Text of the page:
My organisation started our campaign on climate change about a year ago. We believe that for a developing country like China, helping find energy solutions is as important as raising awareness of climate change. Otherwise, the government will not listen to you or adopt your advice, and you will find it difficult to promote your idea among the public.In China we call this “walking with two legs”: expose the problem and provide the solution. Last year, the government consulted us on the country’s first renewable energy law. This year we are working on the first wind power development scenario of 2020.
Brazil, as always, is an interesting case. Much of the official debates around climate change strategies are driven by "civil society" groups. Under the umbrella of the Forum for Environment and Development, the Brazilian government has partnered with the citizen organizations to develop policy. Moreover, the bulk of Brazil's greenhouse gas emissions are connected to deforestation, not industrial or transportation pollution; Born and Lutes argue that meeting future climate treaty limits will be relatively simple for Brazil, given the already-recognized need to halt and reverse deforestation.
Public opinion and media coverage in Brazil is overwhelmingly in favour of action to prevent climate change. [...] The overwhelming role of deforestation in Brazil’s emissions makes it likely that this question will be central to future negotiations of Brazil’s role in the emerging global emissions-reduction regime.Negotiations over climate change offer civil society groups a venue for pursuing more democratic global governance, and a chance to frame this debate in terms of sustainable development ideas. They can help us to link global governance to values and actions that can promote equity, and social and environmental justice.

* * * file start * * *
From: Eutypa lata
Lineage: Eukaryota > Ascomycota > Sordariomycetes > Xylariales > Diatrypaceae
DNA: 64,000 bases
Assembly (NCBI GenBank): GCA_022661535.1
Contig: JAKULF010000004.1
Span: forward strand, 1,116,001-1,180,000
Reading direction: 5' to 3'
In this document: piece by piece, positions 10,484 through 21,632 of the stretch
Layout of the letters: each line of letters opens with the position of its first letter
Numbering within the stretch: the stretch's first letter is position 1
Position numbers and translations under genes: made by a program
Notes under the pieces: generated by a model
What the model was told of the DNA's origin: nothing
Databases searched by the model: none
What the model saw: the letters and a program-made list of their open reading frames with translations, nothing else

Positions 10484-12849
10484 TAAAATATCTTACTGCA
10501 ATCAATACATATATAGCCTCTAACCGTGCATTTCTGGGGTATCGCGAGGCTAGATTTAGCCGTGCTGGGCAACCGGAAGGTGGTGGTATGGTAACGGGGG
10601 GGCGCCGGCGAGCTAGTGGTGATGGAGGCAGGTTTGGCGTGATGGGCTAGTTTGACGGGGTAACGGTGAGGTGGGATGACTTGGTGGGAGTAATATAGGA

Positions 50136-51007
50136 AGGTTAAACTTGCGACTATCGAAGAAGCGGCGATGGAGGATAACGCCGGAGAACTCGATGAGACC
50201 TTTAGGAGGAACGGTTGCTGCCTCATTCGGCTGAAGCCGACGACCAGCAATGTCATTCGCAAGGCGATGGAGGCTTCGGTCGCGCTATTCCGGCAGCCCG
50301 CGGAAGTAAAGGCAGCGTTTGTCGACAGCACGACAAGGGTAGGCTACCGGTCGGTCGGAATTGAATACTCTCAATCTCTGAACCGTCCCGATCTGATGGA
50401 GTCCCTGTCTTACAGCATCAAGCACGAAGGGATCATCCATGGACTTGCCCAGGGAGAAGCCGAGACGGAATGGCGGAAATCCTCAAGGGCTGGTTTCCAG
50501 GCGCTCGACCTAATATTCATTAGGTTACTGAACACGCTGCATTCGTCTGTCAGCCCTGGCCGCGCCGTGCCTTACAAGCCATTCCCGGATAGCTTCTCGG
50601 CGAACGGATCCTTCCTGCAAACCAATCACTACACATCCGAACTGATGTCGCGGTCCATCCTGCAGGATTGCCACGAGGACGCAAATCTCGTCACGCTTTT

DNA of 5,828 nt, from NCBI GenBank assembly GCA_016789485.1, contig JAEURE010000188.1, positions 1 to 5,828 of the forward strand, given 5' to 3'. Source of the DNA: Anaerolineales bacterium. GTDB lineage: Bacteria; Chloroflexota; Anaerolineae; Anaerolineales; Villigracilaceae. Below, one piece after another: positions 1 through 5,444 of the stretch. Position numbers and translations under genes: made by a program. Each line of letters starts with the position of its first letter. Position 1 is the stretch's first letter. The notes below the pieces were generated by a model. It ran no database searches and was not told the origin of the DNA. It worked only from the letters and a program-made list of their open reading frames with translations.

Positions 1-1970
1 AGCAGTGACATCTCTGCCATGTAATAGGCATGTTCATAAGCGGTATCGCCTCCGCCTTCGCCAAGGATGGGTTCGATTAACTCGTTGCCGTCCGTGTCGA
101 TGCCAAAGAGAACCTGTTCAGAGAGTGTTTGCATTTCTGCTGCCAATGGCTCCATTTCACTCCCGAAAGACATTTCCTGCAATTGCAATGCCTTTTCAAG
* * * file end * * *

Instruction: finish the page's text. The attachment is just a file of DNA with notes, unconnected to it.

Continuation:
It remains to be seen whether Brazil's current emphasis on biofuels and plans to reverse deforestation will be sufficient as a climate strategy; it may well be that Brazil is suffering from complacency nearly as much as India. Certainly the possibility of linking "global governance... equity, and social and environmental justice" to climate disruption negotiations is appealing, but Brazil may well need to take even more radical steps around economic and social organization.
India, as suggested, has the potential to be a big problem. While its energy efficiency and footprint are, for now, better than China's, there are few signs of a concerted effort in India to improve those statistics. If India's government continues to use economic growth as a rationalization for not engaging in efficiency and emission improvements, they risk not just significant environmental problems and being positioned as the American-style pariah of Kyoto II, but they also risk losing out on the economic growth advantages which will come from the leapfrog energy and efficiency technologies.
China, still an environmental basket case, appears to be starting to make the necessary changes. There are still plenty of opportunities for missteps and backsliding, to be sure, but there finally seems to be widespread recognition that a problem exists -- as do solutions.